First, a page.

Moved to github This has been moved to github. Still as a backup: Motivations Transmit and receive in real-time Transmit as few data as possible Send and receive any kind of data Basics So the basic ideas are to : * Keep a TCP connection open all the time by sending regular keep-alive frames. * Define named channels that are only transmitted once (to reduce data consumption) * Send byte array, and two-dimensionnal byte arrays on these channels * We rely on the TCP protocol for packet checksuming, packet ordering and every little things it does very well
Someone recently asked me and the javacint group how we should handle settings. So I’ll give you two answers : ejw’s reply : You should use some simple DataInputStream and DataOutputStream objects. Mine : If you only store simple values (numbers and text), you should use a simple text file. It enables you to easily see and modify settings outside the TC65. So, my little gift of today will be a simple settings management class.
For those of you that take an interest in M2M and/or embedded things. You should look at the Waspmote. This is a generic hardware that can be customized to fit any need. Communication : GPRS / Wifi / ZigBee / USB Location : GPS Power usage : Low consuption, battery or solar as power input Storage : SD Card (2GB), no other storage memory Sensors : Everything you might need (really impressive set of sensors) I looked at the API and it’s in C (pretty low level, you have to free everything) but everything seems to be handled at a high level.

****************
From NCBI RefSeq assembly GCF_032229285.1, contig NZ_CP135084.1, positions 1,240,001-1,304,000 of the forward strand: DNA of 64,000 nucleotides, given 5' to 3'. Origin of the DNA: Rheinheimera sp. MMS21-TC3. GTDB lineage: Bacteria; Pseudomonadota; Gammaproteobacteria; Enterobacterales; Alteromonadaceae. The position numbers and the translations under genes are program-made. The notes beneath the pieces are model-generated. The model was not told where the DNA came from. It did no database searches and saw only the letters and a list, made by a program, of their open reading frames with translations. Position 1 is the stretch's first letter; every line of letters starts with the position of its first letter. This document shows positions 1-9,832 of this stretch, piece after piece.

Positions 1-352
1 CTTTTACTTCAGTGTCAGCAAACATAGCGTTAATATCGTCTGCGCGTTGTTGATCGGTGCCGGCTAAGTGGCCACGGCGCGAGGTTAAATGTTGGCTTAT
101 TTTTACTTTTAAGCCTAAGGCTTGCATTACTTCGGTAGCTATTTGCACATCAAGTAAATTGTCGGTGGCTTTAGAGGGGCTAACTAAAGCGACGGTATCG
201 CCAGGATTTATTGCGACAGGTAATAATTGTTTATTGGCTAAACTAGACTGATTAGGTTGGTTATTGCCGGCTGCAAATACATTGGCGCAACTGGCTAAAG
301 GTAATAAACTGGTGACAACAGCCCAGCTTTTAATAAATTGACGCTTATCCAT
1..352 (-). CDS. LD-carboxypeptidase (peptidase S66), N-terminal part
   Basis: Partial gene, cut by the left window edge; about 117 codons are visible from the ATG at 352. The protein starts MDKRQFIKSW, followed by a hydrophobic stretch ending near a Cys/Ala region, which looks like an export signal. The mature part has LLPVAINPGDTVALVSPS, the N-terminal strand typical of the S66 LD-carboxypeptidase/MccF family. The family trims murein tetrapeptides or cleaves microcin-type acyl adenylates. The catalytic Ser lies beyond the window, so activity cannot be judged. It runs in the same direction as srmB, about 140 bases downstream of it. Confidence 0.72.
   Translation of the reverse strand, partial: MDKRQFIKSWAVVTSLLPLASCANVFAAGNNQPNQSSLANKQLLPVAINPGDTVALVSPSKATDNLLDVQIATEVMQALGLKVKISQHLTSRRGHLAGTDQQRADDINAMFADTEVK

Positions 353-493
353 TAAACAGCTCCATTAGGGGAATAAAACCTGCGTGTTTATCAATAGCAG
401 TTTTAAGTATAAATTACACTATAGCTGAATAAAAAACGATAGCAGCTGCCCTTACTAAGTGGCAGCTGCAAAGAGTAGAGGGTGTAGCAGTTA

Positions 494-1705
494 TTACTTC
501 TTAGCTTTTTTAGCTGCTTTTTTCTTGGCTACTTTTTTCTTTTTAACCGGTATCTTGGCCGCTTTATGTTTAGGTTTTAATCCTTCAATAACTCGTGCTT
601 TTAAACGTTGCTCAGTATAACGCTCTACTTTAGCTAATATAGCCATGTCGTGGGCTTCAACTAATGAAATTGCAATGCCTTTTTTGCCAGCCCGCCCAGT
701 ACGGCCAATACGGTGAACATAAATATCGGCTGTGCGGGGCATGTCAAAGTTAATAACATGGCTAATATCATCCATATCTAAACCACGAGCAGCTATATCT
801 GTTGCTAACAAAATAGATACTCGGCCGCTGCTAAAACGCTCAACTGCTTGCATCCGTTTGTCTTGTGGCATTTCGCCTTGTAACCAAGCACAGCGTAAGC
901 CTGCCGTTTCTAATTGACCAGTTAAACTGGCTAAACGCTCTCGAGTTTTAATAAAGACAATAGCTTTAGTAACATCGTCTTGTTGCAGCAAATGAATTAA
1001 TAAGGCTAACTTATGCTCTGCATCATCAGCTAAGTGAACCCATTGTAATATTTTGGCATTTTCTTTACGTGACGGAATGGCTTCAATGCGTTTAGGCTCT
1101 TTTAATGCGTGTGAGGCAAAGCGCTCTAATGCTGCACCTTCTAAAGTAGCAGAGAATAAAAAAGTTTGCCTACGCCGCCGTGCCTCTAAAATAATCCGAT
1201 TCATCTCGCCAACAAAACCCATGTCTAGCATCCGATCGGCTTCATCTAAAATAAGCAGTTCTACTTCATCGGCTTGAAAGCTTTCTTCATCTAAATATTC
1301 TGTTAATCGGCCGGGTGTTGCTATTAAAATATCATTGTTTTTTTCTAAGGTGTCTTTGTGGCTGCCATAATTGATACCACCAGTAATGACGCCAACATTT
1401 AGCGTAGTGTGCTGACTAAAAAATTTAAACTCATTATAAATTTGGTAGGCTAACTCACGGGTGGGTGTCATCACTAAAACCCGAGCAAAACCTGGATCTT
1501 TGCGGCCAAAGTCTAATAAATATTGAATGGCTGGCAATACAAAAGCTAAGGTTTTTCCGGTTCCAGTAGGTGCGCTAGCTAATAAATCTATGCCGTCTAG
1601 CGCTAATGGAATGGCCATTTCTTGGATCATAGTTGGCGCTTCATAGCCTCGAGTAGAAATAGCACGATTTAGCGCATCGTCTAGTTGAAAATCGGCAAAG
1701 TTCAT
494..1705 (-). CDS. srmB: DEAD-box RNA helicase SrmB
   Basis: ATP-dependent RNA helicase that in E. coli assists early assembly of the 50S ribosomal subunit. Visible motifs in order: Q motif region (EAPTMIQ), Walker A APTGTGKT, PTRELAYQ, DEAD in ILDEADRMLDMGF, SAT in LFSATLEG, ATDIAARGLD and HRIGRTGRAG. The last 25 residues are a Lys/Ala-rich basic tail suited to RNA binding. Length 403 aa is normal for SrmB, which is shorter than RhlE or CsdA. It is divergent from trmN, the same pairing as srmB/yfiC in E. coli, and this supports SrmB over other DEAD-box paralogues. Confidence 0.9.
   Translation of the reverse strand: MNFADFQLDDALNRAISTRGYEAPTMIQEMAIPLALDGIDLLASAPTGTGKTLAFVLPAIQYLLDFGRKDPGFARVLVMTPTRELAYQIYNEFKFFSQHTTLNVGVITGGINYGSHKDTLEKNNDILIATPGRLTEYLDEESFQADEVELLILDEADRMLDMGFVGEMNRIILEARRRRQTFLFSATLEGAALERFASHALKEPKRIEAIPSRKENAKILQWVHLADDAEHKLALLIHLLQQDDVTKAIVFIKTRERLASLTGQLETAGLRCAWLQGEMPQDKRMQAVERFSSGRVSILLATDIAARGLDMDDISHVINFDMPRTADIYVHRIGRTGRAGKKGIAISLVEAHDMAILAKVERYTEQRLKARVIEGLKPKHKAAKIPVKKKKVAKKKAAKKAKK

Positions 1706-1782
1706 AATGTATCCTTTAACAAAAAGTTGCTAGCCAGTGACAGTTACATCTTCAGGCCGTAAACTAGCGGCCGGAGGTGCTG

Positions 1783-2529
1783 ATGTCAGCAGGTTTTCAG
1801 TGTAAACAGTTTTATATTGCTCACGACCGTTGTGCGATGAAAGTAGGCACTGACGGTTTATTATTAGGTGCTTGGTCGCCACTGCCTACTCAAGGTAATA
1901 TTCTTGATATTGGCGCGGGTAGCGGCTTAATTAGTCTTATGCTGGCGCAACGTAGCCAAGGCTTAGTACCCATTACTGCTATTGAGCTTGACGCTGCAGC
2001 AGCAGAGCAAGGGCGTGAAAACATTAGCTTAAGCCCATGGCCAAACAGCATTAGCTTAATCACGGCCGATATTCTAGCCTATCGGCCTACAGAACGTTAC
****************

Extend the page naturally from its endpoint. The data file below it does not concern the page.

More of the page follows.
I’ve been working on a project where we had to use Flex on a .Net environment and it had to be realtime. I was a little worried at first that it could be tricky to set up. But with WebORB.Net it’s pretty easy. We used the integrated RTMP (Real Time Messaging Protocol) messaging server. It’s almost like using WCF. The most important differences are that, by default, objects are transmitted as Hashtable and calls can’t be synchronous.
I talked some time ago about a library I made to take advantage of the kernel network events. I now release it and explain how to use it. It can help people to do some little network software without knowing where to start from. I built it for network servers made to communicate with remotely connected embedded chips. I wanted to be able to always stay in touch with a huge number of chips without any real cost.